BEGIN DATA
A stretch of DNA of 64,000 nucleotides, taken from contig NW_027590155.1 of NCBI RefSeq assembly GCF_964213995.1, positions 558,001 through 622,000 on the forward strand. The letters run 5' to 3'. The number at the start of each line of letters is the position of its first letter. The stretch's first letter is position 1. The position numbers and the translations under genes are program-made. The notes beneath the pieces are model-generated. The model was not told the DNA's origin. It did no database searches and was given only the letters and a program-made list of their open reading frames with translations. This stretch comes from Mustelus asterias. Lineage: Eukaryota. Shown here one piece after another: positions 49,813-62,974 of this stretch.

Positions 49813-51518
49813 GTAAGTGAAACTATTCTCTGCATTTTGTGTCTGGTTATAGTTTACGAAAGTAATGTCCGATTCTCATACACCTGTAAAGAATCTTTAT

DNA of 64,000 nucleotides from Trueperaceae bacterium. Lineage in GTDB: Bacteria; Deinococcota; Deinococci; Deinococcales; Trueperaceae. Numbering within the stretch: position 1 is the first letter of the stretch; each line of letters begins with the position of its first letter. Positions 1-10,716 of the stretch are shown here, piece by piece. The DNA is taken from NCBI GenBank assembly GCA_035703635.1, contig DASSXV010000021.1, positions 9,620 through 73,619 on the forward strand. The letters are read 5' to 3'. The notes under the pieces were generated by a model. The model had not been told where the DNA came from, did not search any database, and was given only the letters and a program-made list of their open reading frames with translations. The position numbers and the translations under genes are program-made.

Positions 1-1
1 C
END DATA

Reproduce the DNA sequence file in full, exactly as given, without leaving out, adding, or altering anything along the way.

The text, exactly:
A stretch of DNA of 64,000 nucleotides, taken from contig NW_027590155.1 of NCBI RefSeq assembly GCF_964213995.1, positions 558,001 through 622,000 on the forward strand. The letters run 5' to 3'. The number at the start of each line of letters is the position of its first letter. The stretch's first letter is position 1. The position numbers and the translations under genes are program-made. The notes beneath the pieces are model-generated. The model was not told the DNA's origin. It did no database searches and was given only the letters and a program-made list of their open reading frames with translations. This stretch comes from Mustelus asterias. Lineage: Eukaryota. Shown here one piece after another: positions 49,813-62,974 of this stretch.

Positions 49813-51518
49813 GTAAGTGAAACTATTCTCTGCATTTTGTGTCTGGTTATAGTTTACGAAAGTAATGTCCGATTCTCATACACCTGTAAAGAATCTTTAT

DNA of 64,000 nucleotides from Trueperaceae bacterium. Lineage in GTDB: Bacteria; Deinococcota; Deinococci; Deinococcales; Trueperaceae. Numbering within the stretch: position 1 is the first letter of the stretch; each line of letters begins with the position of its first letter. Positions 1-10,716 of the stretch are shown here, piece by piece. The DNA is taken from NCBI GenBank assembly GCA_035703635.1, contig DASSXV010000021.1, positions 9,620 through 73,619 on the forward strand. The letters are read 5' to 3'. The notes under the pieces were generated by a model. The model had not been told where the DNA came from, did not search any database, and was given only the letters and a program-made list of their open reading frames with translations. The position numbers and the translations under genes are program-made.

Positions 1-1
1 C